The Other Side

For her, it was the fire.

For him, it was the voices.

Ella and Kade. They thought they were safe. That they were normal. They were totally unaware of one another's presence until fate had to draw them together.

In each other's eyes they are strangers. But in another reality they are more than friends.

It's just too bad they can't remember any of it.

Now they both face an impending doom from group of powerful people trying to kill them. At the same time trying to figure out what got them into this mess in first place.

But the answer may prove to be more terrifying than the question.

Who are they?


6. Chapter 3 – Revealing the Unreality


‘Don’t part with your illusions. When they are gone you may still exist, but you have ceased to live.’

-Mark Twain






They had begun last month. The visions. It had started during the night. I’d sometimes picture myself in another world, different from Earth. I’d see snippets of another life unravel themselves from my infanthood to my childhood, and then my early teens, and every morning I’d wake with a pounding headache. At first, I’d thought the visions were just night symptoms of a virus or flu.


Then came the voices.





I was having my first counselling session. I sat on a chair in the middle of the small room, and my psychologist, Dr Croyd, sat across from me in his own swivel chair.


Dr Croyd wore a dark-brown suit made of strong fabric. Underneath that was a crisp white shirt upon which he sported a deep green tie. He was considerably short. His feet did not touch the ground, except the tips of his over-polished shoes. The old man had a shaven beard, bristled with grey specks of hair joining up to his neatly combed hair. Under his furrowed eyebrows, his eyes scanned the clipboard consisting of the details of my session.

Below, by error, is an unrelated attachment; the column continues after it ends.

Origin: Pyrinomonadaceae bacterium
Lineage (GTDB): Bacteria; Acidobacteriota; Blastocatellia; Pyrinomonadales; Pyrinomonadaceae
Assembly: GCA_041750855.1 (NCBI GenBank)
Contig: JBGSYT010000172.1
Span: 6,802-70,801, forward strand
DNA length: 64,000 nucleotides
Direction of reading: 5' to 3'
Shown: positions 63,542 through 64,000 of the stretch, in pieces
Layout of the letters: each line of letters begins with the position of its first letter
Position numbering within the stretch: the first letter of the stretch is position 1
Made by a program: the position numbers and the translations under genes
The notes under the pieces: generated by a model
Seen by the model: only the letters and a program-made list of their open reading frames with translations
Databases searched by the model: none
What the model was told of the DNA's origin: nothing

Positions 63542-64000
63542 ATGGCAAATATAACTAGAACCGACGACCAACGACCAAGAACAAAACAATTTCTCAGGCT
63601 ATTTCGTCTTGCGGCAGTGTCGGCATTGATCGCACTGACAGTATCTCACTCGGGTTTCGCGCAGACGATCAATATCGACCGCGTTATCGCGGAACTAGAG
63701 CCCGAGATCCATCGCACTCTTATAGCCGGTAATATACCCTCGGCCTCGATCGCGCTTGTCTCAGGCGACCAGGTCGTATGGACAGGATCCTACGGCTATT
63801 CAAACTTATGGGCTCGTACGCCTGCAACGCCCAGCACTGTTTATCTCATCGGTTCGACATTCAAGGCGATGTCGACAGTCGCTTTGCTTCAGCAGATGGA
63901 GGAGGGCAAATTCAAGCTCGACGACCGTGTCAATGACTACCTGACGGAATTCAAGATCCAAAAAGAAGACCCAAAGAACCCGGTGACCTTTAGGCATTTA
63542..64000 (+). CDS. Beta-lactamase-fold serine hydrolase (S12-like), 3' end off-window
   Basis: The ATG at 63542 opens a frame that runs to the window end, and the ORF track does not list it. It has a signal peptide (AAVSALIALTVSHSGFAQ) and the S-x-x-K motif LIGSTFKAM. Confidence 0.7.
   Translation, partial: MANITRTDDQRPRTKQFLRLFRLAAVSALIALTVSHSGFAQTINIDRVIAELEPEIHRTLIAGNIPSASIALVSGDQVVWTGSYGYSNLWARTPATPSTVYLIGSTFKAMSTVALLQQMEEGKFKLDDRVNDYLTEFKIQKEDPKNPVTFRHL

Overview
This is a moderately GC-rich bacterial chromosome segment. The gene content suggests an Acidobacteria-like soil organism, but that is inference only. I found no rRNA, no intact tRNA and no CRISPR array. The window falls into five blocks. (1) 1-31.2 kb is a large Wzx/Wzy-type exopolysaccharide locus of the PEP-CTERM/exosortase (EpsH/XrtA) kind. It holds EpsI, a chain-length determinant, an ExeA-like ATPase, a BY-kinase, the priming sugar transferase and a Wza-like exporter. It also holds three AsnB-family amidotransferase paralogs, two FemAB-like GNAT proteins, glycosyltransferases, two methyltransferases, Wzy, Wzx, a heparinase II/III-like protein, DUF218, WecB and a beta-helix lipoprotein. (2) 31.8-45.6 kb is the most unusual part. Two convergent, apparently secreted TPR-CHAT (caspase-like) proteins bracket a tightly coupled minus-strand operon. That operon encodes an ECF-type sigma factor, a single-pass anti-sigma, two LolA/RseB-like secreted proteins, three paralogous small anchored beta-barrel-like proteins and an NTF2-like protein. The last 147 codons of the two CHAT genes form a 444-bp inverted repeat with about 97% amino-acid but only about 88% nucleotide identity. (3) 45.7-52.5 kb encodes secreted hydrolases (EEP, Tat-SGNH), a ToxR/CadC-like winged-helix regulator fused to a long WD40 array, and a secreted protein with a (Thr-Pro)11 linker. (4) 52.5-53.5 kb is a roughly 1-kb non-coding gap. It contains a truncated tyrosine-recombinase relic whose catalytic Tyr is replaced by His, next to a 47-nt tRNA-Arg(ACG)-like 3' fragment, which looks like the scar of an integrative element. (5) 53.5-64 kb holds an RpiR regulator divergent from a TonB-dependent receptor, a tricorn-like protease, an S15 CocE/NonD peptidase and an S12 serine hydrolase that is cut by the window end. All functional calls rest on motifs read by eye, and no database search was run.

“Kade Smith,” the man barked suddenly, he kept his spectacled eyes glued the clipboard. His tone was gruff and demanding, like one belonging to an army officer.


I sat up attentively, not wanting to irritate him.


“Yes, sir,” I said robotically.


“Aged eighteen years?”


“Yes, sir.”


“And your parents are?”


“Monica and Mark Smith.”




“Excuse me, sir?”


“What do you work as?”


It took a while for me to understand the question.


“I’m a student at Westcroft High School.”


I wondered how long it was going to stay like this. Was the entire session going to be a one-sentence question and answer? If so, I should have just stayed home and let the visions come.


Dr Croyd put his clipboard down and folded his short arms across his chest. Then he stared at me, a sneaking smile creeping upon his aged face. And by that, I meant a full-on creepy stare. Suddenly the Joker himself was sitting in front of me. Dr Croyd’s mouth was stretched into a painful grimace of a smile, and for a moment, I was expecting him to turn psycho and pull out a machete. To my relief, nothing came. And a few lengthy seconds passed while we both sat in the room in complete silence. I glanced up at his old withered face and he was still staring at me with an unsettling gaze.


“Dr Croyd?” I asked after moments of unease.


My psychologist lowered his gaze and picked up his clipboard and a pen. A wave of relief washed over me. He then immediately started scratching notes down.


“I apologise,” he said, still writing. “I only thought it would be fair to take this moment to acknowledge your presence.”




He continued, interrupting me. “You see I spend an awfully long time jotting notes down. I always have to scramble for the chance to relax and have a pleasant face-to-face talk with my patients.”


“So…are you done with it now…or…?” shall we continue staring at each other like we’re idiots? I shivered to think what I must have looked like to him just now - a demented teenage boy with an awkward look on his face. Sweet. I would forever look like a freak in his eyes.


“Yes, yes. Well.” Dr Croyd continued writing. “So tell me, what is the reason of your presence, Mr Smith?”


“Something weird has been happening to me over the past few weeks…” I squirmed.


“Carry on,” Dr Croyd said, beckoning me to say more.


I figured there was no point in trying to stall. The truth would come out sooner or later.


“I’ve…been having visions,” I blurted out. As soon as the word left my mouth I knew they sounded crazy.


“What of?” Dr Croyd asked, unfazed. He must have done this a thousand times: listening to people claim they have could see fanatical things, those will some disorders that made them hear voices in their head. The short doctor’s face was calm and inviting.


Then I figured that if the man could stare at a person like that for a minute, he could just about withstand anything.


I took a gulp and started talking. 

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